By Adam Sharman, Senior Partner, dsifer
A recent report by the Business Leaders’ Health and Safety Forum shows that New Zealand continues to lag behind the rest of the world when it comes to health and safety in the workplace. Of course, the $ value impact is just one impact resulting from workplace fatalities, injuries and poor health.
In our work with organisations and industry bodies, we see that the top performing organisations consider workplace health and safety across an ecosystem of considered, human centric job design, environment design and culture & leadership dimensions. This is not something that can be fixed through a policy document of lines in an annual report.
As a starting point, our analysis with organisations we work with identifies 1. Insufficient training, 2. Fatigue or burnout induced by poor work design and high levels of overtime, and 3. Cultural complacency as being the most significant contributors to poor health & safety performance.
Of course, it is not as simple as just saying, let’s just fix these priority factors; for sustainable change, a data-driven approach to identifying and addressing their underlying drivers as an ecosystem should be applied. For example, organisations, especially manufacturers, are struggling to attract the number and calibre of talent they need to run their operations, leading to high levels of overtime as the current workforce picks up the slack. A data-driven approach to the analysis.
For the highest impact, organisations should apply data analytics to three key dimensions of health & safety:
- Complete, accurate and timely data capture. The accurate and timely capture of H&S data forms the baseline of understanding the true picture of an organisation’s H&S performance. Whilst this may seem obvious, it is surprising how many organisations do not accurately capture data on their H&S incidents, beyond those that result in injury. Complete H&S data should capture all relevant data required using a methodology (whether online or offline) that reduces data quality risk through non-compliance error.
- Combine data sources for deeper insights. With a baseline of complete, accurate and timely data, analysis can be conducted through combination of data sets to provide deeper insights in to underlying drivers of H&S incidents and trends. Combining H&S data with workforce planning data, for example can identify relationships between job design dimensions, such as shift patterns, and H&S trends. These insights can support targeted prioritisation of intervention activities and resources for maximum impact.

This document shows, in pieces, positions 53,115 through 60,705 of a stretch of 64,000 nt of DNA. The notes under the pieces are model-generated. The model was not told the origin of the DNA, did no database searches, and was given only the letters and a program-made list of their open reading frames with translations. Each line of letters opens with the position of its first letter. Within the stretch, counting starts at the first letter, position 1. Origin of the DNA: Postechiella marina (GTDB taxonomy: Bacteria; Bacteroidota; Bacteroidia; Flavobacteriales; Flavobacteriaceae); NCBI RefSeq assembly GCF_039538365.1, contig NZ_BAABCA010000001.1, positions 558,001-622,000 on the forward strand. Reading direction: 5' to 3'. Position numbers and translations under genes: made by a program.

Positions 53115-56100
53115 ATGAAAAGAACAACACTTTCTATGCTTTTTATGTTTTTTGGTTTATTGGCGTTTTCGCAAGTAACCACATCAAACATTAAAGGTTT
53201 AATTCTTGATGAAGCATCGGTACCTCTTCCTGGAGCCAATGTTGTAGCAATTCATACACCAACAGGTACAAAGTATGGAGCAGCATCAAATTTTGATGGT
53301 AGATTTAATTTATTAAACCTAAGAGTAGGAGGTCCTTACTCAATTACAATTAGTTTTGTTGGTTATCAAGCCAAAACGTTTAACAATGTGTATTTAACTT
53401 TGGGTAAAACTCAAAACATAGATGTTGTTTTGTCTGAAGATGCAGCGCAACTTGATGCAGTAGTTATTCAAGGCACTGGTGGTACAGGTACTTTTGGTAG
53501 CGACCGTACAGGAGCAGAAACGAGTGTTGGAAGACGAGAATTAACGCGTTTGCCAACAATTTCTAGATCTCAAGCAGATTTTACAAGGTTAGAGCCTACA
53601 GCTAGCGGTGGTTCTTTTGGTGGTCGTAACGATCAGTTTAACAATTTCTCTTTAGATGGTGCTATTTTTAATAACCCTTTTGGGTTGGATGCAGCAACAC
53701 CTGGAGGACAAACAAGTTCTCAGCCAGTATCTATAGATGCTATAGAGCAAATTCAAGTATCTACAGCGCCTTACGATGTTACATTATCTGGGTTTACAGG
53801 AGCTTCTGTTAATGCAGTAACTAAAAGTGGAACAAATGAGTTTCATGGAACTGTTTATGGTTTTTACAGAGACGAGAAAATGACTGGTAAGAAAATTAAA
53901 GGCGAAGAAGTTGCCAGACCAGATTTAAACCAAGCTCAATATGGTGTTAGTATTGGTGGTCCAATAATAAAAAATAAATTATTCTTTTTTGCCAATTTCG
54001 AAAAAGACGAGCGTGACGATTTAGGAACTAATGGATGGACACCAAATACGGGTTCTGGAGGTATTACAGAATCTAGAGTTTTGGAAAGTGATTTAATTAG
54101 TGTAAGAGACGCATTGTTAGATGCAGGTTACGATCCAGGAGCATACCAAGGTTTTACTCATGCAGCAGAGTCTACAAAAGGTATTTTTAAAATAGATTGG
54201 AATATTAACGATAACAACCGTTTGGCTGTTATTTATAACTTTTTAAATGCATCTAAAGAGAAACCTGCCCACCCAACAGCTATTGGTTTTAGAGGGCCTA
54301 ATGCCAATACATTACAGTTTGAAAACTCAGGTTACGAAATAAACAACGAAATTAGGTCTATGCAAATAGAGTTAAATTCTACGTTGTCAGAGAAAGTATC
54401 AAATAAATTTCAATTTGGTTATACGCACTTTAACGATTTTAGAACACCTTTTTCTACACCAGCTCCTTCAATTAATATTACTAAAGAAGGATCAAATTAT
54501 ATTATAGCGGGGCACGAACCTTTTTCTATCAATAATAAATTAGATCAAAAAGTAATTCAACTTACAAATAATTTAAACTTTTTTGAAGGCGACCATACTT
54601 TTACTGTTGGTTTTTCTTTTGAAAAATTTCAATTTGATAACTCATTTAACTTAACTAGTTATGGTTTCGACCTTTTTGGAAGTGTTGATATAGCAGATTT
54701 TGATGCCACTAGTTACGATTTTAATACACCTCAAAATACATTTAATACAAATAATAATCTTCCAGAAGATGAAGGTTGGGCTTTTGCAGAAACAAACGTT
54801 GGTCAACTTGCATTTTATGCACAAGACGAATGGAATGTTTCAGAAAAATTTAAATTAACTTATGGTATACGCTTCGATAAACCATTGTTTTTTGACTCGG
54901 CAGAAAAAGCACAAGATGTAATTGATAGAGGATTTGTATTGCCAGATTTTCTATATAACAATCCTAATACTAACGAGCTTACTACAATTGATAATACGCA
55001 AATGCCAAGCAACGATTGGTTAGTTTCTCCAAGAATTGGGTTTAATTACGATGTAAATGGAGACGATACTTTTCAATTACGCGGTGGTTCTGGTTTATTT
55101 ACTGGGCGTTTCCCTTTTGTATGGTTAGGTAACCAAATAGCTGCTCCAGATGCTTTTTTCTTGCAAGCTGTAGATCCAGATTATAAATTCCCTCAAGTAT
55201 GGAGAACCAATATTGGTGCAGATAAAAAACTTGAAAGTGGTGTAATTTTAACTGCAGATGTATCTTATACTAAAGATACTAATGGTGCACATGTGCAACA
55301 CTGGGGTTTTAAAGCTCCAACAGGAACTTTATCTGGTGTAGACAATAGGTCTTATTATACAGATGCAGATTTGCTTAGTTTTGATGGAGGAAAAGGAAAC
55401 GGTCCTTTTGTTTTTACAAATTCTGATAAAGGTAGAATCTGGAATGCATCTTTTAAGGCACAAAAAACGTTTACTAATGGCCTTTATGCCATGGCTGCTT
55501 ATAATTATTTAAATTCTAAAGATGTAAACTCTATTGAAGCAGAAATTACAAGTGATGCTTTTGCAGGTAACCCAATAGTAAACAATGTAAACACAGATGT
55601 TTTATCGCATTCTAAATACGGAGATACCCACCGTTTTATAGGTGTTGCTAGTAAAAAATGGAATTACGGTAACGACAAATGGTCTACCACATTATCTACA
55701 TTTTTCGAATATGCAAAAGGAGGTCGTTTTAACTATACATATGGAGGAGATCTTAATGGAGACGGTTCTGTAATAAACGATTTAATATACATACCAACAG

- Communicate the impact. The insights gathered through combining quality data sources support the analysis of the organisational impact resulting from poor H&S trends. Identifying the commercial and/or productivity impact of negative H&S performance, can support sponsorship and change management activities that drive support for H&S interventions and catalyse sustainable behaviour change.
Of course, the rationale for supporting improvement in H&S performance for the purposes of improving individual health, safety and wellbeing is worthy enough in isolation of any organisation performance impact. However, it can’t be ignored that customers and investors are increasingly prioritising Environmental, Social and Governance (ESG) factors in the purchasing and investment decision analysis, including evidence that an organisation is taking care of its employees.
As such, the imperative to focus on H&S performance is not just a zero-harm initiative, it is a strategic imperative.
A holistic approach using evidence-based decision making to understand the true root cause drivers of negative health and safety performance, combined with leadership that is genuinely committed to improvement in this area is the only sustainable approach to turning these statistics around.